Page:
Seth Godin posted a list of 10 lies to protect the status quo. The one I think is especially spot on is lie #10: Who you know is more important than what you do.
This is how Seth expounds #10:
When your idea is gaining traction, the easy and obvious and natural thing to do is to fear that you won’t succeed because you don’t know the right people. After all, we see Donald Trump getting in NBC’s door, and we see some famous author getting on a talk show or some rock star getting a video on MTV twenty years after he hit his prime… it just doesn’t seem fair or right that all too often access is determined based on relationships, not some other measure of quality.
I’m all for the momentum that goes to a creator once she establishes a brand or a hit. But the facts belie this excuse. Microsoft, for example, almost always fails when they introduce something new. Most successes (in books, music, movies, politics, non-profits, etc.) don’t come from where the established wisdom tells us they’re going to come from. No one bet on Phish or Boing Boing or Google or Dan Brown.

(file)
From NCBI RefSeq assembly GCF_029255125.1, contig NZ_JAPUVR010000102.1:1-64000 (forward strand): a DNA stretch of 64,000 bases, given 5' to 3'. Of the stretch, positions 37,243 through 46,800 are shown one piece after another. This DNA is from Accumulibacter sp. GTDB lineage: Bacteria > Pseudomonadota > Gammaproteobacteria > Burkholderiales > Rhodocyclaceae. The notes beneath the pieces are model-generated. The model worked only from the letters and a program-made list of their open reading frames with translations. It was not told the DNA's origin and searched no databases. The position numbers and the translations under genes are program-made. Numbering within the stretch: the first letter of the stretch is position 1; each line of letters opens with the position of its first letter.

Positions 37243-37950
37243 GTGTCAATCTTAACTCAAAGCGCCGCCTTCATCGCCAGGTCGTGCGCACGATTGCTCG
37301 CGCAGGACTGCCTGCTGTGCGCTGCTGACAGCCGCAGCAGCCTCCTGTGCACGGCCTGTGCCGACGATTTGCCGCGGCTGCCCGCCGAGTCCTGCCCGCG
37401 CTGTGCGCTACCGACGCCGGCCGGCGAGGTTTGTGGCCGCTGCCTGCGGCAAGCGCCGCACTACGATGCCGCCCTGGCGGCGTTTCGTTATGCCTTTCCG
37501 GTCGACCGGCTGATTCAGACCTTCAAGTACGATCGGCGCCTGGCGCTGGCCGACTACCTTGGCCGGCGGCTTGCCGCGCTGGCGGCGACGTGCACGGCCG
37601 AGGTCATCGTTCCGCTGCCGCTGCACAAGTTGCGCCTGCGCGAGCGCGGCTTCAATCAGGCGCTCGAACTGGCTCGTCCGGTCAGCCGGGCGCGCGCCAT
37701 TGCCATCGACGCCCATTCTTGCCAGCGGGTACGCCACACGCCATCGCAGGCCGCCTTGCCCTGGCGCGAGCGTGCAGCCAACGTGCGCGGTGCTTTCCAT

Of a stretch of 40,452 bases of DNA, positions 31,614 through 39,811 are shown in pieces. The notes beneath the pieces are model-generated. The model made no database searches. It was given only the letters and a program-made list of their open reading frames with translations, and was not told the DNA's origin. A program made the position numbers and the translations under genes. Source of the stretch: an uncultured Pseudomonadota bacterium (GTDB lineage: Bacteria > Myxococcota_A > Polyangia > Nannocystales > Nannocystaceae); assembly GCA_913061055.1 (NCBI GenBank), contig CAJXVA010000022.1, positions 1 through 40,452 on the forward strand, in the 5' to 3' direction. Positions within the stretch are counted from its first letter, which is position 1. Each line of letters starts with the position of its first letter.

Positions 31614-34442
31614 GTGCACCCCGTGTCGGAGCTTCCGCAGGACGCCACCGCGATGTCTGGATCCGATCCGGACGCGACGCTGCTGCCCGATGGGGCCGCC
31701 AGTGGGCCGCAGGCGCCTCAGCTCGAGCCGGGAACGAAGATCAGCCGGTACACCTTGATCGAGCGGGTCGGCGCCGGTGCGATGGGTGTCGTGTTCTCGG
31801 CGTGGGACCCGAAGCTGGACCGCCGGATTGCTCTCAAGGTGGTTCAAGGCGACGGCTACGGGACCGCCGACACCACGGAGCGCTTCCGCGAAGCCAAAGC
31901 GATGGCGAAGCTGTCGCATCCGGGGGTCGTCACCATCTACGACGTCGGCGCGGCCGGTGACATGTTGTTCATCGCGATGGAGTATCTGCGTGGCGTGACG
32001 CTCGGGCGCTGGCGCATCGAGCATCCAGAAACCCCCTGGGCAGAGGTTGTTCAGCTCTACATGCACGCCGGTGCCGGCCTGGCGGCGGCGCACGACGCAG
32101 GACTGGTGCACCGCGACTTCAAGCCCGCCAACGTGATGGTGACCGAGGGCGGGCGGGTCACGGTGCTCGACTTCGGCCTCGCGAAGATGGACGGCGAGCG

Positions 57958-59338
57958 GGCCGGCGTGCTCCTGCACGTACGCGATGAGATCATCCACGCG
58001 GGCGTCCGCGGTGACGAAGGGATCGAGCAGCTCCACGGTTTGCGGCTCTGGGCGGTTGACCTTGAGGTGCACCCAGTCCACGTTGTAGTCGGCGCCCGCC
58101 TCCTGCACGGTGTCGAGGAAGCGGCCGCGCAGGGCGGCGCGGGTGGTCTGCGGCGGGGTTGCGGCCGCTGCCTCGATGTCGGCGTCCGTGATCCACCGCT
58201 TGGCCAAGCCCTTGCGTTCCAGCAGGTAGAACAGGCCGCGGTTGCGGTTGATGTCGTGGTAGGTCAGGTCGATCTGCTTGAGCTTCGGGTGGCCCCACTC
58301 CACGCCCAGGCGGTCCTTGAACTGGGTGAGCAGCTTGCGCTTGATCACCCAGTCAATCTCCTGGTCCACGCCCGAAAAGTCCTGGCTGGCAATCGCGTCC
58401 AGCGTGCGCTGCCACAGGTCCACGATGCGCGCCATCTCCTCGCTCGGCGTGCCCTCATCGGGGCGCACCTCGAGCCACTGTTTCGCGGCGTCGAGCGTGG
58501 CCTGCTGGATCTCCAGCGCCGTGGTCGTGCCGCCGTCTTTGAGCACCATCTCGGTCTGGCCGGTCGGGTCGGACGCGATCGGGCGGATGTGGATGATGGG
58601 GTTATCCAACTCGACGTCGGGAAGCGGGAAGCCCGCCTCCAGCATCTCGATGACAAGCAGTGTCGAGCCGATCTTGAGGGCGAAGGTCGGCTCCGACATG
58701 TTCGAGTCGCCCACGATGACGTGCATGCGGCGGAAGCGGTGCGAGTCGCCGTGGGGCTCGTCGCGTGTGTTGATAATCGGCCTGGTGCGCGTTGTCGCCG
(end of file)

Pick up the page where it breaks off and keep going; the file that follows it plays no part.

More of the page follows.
Yes, it looks like the big guys (McKinsey, Steven King, General Foods) always manage to win, but what’s really happening is that the big guys slowly fade away and the real growth comes from where no one expected it.
In a world where things are viral, you’re more likely to succeed with passive networking (strangers recommending you) than the old school active kind. In other words, make great stuff, do your homework, build your audience and when you’ve got something worth talking about, people will talk about it.
Think about it.
(Written with BlogJet 1.1.0 build 20 and manually published live from TypePad.)